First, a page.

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Youth on the Move is an organization which empowers youth with epilepsy through innovative awareness actions and bridges the gap between people with epilepsy and health care providers.
We guide youth with epilepsy to build up their skills, stand up for themselves and transform their desires into realistic plans and actions.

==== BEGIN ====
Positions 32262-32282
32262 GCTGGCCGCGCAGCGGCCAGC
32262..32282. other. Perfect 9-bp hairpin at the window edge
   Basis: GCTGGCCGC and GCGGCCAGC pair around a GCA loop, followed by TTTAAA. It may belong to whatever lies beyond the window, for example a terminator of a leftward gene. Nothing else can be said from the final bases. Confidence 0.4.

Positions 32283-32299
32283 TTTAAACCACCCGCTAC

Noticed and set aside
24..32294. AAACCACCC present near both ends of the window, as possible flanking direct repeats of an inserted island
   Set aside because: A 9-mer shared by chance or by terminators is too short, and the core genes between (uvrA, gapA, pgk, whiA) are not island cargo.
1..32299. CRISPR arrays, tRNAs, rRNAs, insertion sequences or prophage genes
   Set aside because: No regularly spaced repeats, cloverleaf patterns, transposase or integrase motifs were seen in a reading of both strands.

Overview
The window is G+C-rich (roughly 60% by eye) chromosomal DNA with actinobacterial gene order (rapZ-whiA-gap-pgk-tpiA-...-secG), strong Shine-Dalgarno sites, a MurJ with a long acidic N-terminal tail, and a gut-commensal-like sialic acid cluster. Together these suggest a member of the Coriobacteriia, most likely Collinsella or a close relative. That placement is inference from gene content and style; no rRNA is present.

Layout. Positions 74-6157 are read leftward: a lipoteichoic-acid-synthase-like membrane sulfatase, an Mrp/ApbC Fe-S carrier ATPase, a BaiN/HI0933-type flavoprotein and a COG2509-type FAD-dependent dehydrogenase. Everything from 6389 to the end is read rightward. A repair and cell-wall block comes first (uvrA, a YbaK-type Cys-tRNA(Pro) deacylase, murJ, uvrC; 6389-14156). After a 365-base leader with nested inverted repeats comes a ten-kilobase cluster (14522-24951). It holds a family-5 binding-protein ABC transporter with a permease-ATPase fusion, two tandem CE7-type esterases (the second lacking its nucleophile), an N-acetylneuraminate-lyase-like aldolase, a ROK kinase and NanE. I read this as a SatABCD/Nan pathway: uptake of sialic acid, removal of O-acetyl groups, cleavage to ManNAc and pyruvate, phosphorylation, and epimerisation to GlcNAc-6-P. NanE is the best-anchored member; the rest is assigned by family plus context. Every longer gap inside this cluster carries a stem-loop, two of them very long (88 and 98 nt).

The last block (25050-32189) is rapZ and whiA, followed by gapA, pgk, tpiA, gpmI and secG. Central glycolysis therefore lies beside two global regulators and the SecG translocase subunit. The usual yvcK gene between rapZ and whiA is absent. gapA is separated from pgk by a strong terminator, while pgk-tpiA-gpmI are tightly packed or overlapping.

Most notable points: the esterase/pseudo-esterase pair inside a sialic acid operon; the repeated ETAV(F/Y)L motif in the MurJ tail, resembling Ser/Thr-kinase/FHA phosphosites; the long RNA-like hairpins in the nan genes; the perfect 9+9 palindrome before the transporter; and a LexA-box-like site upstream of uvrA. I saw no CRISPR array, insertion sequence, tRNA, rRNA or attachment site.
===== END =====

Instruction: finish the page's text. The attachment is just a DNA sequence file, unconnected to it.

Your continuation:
It is estimated that in Kenya 2% of the population (over more than 800,000 people) has epilepsy. Therefore, the chance of getting epilepsy is three times higher in Kenya than in developed countries. Many Kenyans confuse epilepsy with witchcraft, demon possession, a worm in the brain and they often think it is contagious and God's punishment. In stead of going for reliable medical treatment, 80% of Kenyans makes use of the herbalist (Daily Nation, April 2009). Only 20% of Kenyans with epilepsy take reliable Anti-Epileptic Drugs (research KEMRI, 2008). This hinders them to equally participate in society. They are often excluded from school, work, church and other social activities. A major challenge of youth with epilepsy is to stand up for themselves and to avoid violence, unsafe sex and unplanned pregnancy. In Zambia 37% of people with epilepsy reported physical abuse from members of their household. This same research revealed that 20% of women with epilepsy have once experienced rape, against 3% of women without epilepsy. In the US, 30% of women with epilepsy got unplanned pregnant before the age of 24 years, a higher rate than in the general population. These findings make it clear to us that the social empowerment of persons with epilepsy is a necessity rather than an addition to the medical care.